Coriander rewards good care with an abundance of aromatic leaves and seeds. Read on to find out how to keep your coriander thriving.
Coriander (Coriandrum sativum) is a low-maintenance kitchen herb with peppery, aromatic leaves, and rich seeds. Here is everything you need to know about fertilising and caring for coriander.
How to look after coriander: watering and fertilising
Coriander is relatively undemanding, but it does require a balanced supply of water. It is especially important to water young coriander plants regularly. When they are too dry, coriander plants bolt and form premature, stress-induced flowers.
This process considerably shortens the harvesting period of coriander, as does waterlogging. To avoid waterlogging, ensure that you do not overwater your plant, and, if you are growing potted coriander, make sure your container drains water well.
Tip: Place a layer of mulch around your coriander. Lawn clippings or leaves will prevent weed growth and reduce evaporation. Plant material also feeds microorganisms in the soil, but can bind to nitrogen, so you may need to fertilise your coriander twice if it is nested in mulch.
If you are cultivating your coriander outdoors, you should not need to fertilise it once it is in the ground. Garden soil usually contains enough nutrients for the plant, and if you add a little compost to the earth as you plant or sow the herb, you should be good to go!
Note: Once fully grown, coriander does not need watering – the herb demands much less water at the end of the summer.
How to cut coriander
Coriander leaves can be harvested year round, but the best time to cut them is in June, before the plant flowers. To cut coriander, slice through the stems of individual leaves. This will ensure the plant remains intact and new leaves continue to form.
Once coriander starts to flower, the plant will put energy towards seed formation and not leaf formation. As such, if you harvest young flower stems early, the plant will continue to produce leaves for longer. Alternatively, look out for late-flowering coriander varieties such as ‘Confetti’ or ‘Marino’.
Of course, coriander seeds are also a spice, so have no fear if the plant begins to flower! To harvest coriander seeds, allow them to ripen. You will know when coriander seeds are ripe, because they turn brown. This tends to happen at the end of August and in September.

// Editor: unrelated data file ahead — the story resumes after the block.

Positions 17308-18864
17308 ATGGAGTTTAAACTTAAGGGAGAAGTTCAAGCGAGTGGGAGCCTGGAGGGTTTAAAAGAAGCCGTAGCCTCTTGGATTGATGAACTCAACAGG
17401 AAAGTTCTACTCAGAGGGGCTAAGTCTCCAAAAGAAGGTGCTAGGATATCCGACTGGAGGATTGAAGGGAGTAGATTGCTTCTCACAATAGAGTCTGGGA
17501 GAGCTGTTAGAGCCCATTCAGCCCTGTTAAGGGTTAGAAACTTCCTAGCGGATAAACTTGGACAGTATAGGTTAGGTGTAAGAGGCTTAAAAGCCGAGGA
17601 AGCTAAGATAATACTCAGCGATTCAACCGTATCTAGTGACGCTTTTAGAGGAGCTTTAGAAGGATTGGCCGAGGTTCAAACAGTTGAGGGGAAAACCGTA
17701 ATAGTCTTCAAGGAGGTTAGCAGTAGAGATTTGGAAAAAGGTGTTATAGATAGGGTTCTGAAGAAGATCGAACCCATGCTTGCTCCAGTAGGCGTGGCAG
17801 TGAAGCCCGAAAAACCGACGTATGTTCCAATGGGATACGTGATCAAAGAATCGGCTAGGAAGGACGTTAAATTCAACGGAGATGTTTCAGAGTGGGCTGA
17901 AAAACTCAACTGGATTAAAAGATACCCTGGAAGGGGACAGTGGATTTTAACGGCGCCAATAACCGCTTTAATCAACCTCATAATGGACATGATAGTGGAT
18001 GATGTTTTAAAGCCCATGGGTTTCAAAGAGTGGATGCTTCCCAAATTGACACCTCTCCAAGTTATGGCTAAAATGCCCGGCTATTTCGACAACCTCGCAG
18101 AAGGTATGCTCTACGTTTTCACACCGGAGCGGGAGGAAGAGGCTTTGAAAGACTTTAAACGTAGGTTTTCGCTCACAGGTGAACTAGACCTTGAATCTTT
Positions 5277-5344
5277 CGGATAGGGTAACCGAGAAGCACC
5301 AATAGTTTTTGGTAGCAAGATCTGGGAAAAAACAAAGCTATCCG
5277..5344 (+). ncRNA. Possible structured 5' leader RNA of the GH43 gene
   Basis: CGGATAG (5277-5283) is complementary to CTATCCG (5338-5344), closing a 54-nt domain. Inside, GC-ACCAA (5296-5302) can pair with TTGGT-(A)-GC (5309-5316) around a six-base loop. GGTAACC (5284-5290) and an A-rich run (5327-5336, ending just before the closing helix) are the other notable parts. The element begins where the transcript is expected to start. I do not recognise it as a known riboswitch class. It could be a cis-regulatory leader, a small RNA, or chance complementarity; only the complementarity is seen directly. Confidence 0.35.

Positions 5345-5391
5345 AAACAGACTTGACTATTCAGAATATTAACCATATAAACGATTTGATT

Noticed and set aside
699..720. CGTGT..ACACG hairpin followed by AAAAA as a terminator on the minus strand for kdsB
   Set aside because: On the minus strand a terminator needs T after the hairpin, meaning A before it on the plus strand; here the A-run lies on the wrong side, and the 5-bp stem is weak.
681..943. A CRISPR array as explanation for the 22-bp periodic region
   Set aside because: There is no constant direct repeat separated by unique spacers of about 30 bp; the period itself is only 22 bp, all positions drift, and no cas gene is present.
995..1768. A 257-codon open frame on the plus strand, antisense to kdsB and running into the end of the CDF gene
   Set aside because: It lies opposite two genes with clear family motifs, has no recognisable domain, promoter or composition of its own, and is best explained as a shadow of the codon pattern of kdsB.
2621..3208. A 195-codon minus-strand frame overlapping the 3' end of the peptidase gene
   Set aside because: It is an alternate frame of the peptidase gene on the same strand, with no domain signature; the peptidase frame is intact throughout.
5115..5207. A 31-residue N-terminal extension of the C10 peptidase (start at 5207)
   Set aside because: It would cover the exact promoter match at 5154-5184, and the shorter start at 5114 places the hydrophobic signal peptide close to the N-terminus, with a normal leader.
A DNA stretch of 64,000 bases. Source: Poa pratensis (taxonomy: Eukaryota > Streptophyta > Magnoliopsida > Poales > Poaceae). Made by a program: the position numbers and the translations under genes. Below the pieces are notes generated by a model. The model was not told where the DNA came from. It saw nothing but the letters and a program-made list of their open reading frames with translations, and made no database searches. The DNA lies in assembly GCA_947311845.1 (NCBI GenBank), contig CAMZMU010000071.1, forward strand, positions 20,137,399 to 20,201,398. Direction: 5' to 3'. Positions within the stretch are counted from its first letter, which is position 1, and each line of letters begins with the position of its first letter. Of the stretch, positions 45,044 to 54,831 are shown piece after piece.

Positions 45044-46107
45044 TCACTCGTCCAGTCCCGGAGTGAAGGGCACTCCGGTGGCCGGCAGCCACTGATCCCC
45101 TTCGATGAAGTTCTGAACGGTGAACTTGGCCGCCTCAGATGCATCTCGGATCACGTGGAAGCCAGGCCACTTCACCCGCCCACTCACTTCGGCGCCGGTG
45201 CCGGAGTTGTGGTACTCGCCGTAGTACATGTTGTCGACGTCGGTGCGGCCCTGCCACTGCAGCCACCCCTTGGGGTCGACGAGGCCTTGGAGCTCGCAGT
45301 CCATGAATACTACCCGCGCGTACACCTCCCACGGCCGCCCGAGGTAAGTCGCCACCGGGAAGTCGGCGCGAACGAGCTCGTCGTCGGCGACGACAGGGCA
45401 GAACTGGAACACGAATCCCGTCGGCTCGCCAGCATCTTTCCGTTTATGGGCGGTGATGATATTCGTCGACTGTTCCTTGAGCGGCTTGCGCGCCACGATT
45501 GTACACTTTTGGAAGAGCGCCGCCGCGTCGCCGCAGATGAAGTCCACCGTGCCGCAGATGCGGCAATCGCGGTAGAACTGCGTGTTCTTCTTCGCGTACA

Once ripe, remove the coriander cones and their seeds. Do this in the early morning when the seeds are still dewy so they do not fall off. Let these cones dry out indoors for a few weeks, and they will be ready to use in the kitchen!
How to care for coriander in a pot
Caring for potted coriander is not the same as caring for bedded coriander. If you have bought a pot of coriander from the supermarket, be sure to repot it using nutrient-rich potting soil and a large container with good water drainage. Supermarket pots are usually too small for the plant, and it is probably already fully rooted.
After replanting your potted coriander, you will need to care for it. Potted plants sitting on patios or balconies tend to dry out much faster than plants in beds, so water your potted coriander well on hot summer days. In addition, nutrient deficiency can cause coriander leaves to yellow.
Coriander continues to absorb nutrients from the soil until its seeds ripen in autumn. As such, you will need to fertilise your coriander regularly in summer. Our Plantura Liquid Flower Food is ideal for fertilising coriander, and, because it is applied with water, permeates the roots of the herb directly.
Tip: If acute symptoms of nutrient deficiency occur in bedded coriander, apply a liquid fertiliser for quick relief.
Wintering: is coriander frost-hardy?
Coriander is neither hardy, nor perennial, so you can expect it to die in autumn, once its seeds have ripened. However, the unrelated Vietnamese coriander (Persicaria odorata) has a very similar aroma to true coriander and is perennial. Part of the knotweed family (Polygonaceae), Vietnamese coriander will survive the colder months if you overwinter it indoors in a bright and warm (15 to 20°C) location.
Coriander is an integral part of Asian cuisine, so why not try growing some Asian vegetables to go with it? Here are eight different Asian vegetables species to grow at home!